Witches & Warlocks

The Bode Valley was first inhabited by Celts, whose fortresses were conquered by Germanic tribes and used for pagan rituals before Charlemagne embarked upon campaigns to subjugate and Christianise the local population during the 8th-century Saxon Wars. Today, Harz mythology blends these pagan and Christian elements.

One popular – but misleading – explanation for the Walpurgisnacht festival (held on the night of 30 April, when everyone dresses up as witches and warlocks) is that it was an invention of the tribes who, pursued by Christian missionaries, held secret gatherings to carry out their rituals. They are said to have darkened their faces one night and, armed with broomsticks and pitchforks, scared off Charlemagne’s guards, who mistook them for witches and devils. In fact the name ‘Walpurgisnacht’ probably derives from St Walpurga, an 8th-century abbess, but the festival tradition may also refer to the wedding of the gods Wodan and Freya.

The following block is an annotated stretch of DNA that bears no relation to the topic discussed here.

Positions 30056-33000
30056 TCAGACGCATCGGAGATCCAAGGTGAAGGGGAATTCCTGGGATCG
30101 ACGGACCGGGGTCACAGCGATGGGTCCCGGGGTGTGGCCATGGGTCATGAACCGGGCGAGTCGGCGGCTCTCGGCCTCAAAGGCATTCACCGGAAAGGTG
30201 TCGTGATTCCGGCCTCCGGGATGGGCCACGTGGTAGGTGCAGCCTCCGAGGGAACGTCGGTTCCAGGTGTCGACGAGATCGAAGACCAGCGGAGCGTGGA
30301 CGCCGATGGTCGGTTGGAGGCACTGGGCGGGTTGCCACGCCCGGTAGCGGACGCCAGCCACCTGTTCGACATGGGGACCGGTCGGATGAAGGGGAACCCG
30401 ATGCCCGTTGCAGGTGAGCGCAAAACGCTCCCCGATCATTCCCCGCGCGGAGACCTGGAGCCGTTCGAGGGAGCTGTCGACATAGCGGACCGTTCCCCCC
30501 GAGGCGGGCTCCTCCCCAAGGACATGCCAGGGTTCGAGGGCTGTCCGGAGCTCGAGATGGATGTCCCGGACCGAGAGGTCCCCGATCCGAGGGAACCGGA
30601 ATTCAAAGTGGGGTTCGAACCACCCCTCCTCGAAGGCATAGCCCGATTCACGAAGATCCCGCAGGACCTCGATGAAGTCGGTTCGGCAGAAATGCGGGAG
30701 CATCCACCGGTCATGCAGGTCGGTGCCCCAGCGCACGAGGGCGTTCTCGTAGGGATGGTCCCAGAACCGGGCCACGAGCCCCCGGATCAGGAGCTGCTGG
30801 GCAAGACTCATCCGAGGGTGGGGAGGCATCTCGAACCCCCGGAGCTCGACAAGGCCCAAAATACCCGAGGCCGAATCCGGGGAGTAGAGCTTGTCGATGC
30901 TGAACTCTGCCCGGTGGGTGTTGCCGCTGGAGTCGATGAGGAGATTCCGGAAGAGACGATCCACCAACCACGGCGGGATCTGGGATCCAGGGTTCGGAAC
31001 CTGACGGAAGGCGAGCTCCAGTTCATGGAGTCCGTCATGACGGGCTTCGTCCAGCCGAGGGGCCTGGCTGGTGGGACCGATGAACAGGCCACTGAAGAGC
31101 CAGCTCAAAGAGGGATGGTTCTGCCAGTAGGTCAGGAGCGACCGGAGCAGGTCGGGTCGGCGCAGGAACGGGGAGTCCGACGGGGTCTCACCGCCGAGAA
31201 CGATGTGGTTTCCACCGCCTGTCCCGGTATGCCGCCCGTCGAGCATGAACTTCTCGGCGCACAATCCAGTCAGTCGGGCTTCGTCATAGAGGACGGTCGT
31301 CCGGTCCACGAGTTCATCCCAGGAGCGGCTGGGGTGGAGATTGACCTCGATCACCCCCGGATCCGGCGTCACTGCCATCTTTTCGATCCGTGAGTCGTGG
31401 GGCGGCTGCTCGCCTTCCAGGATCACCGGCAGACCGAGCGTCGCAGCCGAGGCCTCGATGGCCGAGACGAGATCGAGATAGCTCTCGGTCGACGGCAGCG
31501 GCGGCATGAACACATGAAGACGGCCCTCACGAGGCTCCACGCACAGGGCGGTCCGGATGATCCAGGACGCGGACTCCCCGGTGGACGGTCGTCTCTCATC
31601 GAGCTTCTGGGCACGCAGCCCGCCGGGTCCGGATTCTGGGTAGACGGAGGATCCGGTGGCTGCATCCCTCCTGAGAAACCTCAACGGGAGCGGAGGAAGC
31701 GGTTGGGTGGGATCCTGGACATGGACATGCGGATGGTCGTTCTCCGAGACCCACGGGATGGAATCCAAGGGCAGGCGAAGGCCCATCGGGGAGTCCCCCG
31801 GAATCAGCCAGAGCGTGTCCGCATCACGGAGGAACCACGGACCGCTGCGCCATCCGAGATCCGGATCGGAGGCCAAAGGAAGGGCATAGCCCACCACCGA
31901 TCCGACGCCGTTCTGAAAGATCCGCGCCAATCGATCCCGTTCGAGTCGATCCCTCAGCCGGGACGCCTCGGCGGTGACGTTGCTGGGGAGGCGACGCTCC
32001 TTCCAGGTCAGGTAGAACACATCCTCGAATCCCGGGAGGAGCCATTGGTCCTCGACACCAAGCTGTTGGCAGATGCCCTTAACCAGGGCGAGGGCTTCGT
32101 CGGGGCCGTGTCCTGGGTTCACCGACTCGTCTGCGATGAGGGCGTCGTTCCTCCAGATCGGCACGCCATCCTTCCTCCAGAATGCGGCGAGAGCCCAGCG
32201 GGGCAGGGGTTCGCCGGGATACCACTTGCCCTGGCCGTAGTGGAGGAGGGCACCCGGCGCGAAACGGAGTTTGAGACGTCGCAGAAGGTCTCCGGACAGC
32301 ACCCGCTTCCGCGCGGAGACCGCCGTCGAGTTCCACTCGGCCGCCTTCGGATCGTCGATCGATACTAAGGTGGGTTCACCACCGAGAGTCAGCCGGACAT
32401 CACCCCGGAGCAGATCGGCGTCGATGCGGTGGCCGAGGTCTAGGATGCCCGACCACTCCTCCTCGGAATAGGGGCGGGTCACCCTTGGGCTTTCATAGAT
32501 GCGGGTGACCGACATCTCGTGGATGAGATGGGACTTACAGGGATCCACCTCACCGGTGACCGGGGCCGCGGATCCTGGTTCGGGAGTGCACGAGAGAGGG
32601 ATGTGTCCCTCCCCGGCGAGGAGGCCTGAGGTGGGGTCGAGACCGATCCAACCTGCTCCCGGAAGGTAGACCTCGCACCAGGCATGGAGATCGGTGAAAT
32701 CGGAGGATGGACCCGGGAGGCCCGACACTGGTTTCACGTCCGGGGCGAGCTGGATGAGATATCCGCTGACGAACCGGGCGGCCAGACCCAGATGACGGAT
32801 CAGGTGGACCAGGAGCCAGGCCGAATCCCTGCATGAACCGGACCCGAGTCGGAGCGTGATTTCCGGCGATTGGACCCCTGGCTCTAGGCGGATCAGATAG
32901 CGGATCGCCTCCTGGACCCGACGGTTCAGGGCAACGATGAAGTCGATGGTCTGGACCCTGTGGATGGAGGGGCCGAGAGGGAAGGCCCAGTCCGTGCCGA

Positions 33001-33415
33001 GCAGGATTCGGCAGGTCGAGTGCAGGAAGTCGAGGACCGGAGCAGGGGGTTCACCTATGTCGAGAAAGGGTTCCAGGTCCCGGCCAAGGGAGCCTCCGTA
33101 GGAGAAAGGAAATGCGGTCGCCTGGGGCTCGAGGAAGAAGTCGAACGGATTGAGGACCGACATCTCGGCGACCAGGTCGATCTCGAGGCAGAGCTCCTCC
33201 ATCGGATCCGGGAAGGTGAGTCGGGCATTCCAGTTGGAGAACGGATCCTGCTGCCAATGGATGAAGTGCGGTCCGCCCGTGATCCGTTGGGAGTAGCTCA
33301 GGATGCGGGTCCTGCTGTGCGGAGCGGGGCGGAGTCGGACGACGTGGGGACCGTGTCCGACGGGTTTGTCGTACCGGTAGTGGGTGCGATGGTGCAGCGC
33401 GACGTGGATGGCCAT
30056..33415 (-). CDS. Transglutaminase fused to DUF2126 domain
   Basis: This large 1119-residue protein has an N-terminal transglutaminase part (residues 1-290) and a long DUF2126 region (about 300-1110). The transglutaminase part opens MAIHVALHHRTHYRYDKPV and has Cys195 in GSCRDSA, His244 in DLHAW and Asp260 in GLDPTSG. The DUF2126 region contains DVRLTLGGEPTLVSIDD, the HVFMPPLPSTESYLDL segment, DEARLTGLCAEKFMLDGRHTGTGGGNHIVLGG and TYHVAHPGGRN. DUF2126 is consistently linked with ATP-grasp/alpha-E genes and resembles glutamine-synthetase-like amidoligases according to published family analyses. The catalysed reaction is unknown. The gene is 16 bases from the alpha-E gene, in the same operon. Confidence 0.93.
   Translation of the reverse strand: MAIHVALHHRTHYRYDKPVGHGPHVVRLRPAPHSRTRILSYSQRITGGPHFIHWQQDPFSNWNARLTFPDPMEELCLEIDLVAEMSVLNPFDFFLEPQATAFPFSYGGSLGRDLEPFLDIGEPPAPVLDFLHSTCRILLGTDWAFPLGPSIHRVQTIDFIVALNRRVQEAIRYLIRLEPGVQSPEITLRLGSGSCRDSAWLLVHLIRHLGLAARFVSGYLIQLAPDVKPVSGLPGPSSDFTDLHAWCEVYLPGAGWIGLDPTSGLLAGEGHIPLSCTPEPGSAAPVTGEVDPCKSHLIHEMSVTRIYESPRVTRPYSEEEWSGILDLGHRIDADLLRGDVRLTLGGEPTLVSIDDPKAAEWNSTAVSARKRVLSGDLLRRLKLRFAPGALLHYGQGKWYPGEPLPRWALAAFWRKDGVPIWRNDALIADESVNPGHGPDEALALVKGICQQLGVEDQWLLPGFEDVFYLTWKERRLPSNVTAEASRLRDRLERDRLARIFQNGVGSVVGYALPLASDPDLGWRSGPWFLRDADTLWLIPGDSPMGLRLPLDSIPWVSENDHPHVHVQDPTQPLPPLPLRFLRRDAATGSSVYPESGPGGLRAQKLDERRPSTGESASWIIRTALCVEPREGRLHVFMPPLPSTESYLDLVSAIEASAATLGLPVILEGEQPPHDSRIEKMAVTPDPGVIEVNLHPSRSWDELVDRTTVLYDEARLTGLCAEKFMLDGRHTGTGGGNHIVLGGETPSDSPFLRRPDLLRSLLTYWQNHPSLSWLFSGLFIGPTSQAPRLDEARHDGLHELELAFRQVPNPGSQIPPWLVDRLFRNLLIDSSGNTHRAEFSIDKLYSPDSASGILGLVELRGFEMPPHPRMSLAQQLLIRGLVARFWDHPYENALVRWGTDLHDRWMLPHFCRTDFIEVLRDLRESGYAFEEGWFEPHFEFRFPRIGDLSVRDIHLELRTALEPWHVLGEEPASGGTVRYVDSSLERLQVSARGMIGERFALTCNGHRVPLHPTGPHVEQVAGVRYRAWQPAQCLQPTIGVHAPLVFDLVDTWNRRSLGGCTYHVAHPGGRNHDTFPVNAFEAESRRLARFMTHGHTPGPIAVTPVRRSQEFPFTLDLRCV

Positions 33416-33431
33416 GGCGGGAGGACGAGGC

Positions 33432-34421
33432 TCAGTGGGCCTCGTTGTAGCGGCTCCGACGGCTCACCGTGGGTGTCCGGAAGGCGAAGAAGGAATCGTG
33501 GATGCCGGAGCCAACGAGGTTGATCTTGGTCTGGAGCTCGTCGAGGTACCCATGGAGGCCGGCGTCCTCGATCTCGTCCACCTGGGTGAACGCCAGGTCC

According to local mythology, witches and warlocks gather on Walpurgisnacht at locations throughout the Harz before flying off to the Brocken on broomsticks or goats. There they recount the year’s evil deeds and top off the stories with a bacchanalian frenzy, said to represent copulation with the devil. Frightened peasants used to hang crosses and herbs on stable doors to protect their livestock; ringing church bells or cracking whips were other ways to prevent stray witches from dropping by!

Head to the Harz on 30 April today and you'll be swept up in a sea of strange faces, dark-cloaked goths, squealing teens and spooky families: think Halloween on a mountaintop.